I’ve been paid to “write stuff”—everything from campaign speeches to marketing collateral to strategic messaging.
The information age makes reading and writing proficiency paramount. And with technology and social media everyone can be a writer, photographer and an expert source of content.
The various forms of self-publishing make for overwhelming amounts of information and dilute journalistic integrity. But being able to put your content out there and acquire followers is very freaking cool.
I have a college degree in communications, but you don’t necessarily have to be a formally-educated person to write well. For at least half of my career, I’ve been paid as a professional to write stuff for other people. None of it is creative in the sense of a fiction novelist, but it takes focused energy and logic to work through a complicated explanation of a piece of technology as described by an engineer.
What I love about writing, especially technical writing is the problem solving and translation of complicated information into easily digestible sentences. Each sentence builds on to the next one, adding greater depth to the information presented. Then it crescendos into an “ah-ha” section, followed by a conclusion and it’s finished in a tidy bow. In that sense, writing is solving problems not dealing with them.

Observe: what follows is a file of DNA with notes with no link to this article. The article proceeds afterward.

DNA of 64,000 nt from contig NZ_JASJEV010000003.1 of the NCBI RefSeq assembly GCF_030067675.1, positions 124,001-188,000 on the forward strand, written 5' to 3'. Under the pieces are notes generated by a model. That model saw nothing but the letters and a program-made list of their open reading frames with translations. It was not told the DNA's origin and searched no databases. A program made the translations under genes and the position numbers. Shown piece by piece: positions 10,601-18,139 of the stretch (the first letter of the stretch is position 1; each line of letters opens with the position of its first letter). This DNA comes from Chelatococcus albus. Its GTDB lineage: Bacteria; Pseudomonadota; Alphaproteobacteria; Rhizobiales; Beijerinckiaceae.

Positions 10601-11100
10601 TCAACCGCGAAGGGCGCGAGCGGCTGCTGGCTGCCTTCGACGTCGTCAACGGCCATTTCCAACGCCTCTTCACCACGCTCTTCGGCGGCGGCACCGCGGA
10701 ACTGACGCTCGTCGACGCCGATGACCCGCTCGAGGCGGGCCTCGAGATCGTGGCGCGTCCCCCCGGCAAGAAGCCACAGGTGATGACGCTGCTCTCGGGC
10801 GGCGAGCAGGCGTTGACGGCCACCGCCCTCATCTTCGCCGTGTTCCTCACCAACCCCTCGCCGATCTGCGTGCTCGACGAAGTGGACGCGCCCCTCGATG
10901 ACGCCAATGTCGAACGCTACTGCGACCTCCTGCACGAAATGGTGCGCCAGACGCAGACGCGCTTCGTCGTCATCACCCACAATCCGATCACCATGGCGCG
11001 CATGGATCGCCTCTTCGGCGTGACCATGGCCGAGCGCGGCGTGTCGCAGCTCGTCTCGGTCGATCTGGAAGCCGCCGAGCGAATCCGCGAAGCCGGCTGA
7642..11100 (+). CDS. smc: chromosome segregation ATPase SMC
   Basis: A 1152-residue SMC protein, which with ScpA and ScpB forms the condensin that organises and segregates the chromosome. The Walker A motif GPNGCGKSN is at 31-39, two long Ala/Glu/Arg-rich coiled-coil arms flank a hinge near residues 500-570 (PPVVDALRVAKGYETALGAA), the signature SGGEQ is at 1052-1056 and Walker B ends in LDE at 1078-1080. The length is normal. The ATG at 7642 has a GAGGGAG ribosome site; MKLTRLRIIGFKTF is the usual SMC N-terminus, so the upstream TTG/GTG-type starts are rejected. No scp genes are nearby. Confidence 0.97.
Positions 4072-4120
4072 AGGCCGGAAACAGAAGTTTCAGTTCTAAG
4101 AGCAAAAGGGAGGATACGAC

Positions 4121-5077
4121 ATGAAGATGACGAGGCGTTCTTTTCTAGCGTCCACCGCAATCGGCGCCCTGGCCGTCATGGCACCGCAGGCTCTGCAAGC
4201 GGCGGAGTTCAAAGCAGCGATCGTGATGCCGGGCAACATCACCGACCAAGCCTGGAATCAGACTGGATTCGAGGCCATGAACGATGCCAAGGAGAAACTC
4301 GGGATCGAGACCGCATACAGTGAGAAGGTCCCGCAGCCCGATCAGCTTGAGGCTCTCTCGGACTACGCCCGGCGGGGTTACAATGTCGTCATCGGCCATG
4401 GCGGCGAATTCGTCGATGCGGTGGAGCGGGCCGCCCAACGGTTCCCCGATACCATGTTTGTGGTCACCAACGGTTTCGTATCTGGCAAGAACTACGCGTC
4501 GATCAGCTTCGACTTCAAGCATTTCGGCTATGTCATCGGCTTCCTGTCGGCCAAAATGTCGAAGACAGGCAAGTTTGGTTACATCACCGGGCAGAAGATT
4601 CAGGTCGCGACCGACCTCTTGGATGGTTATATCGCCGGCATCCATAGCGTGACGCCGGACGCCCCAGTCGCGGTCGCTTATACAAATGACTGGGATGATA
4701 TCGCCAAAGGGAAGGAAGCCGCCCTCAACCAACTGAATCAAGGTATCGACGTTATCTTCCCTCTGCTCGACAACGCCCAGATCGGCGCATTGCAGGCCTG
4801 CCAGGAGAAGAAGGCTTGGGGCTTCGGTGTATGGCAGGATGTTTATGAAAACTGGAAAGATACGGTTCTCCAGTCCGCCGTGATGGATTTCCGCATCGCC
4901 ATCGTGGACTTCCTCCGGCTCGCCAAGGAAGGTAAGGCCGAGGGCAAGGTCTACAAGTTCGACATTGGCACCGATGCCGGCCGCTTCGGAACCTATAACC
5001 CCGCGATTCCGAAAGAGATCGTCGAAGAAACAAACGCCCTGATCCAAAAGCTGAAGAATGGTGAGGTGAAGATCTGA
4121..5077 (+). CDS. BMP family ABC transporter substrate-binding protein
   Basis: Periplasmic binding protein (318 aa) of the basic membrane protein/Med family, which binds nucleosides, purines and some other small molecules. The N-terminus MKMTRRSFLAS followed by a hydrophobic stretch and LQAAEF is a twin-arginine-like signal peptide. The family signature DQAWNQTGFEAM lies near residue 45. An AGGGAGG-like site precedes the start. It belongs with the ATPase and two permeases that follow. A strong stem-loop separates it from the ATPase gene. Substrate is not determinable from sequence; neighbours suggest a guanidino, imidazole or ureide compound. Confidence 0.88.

In the last 7-10 years I’ve always had to produce written communications, but my day job has been much more than just writing; it included business management, HR, operations and finance. Right now I’m in a transition in my professional career and about to take a hard left turn, starting next week, and the writing part of my career is going further down the shelf.
Before turning the corner, I signed up for a couple of short-engagement tech writing projects for former colleagues. I’ve been out of the tech game for 6-7 years. But today I was validated professionally as someone with tech writer chops. I know it sounds like a very nerdy thing to brag about, but sometimes it’s nice to know you still got it.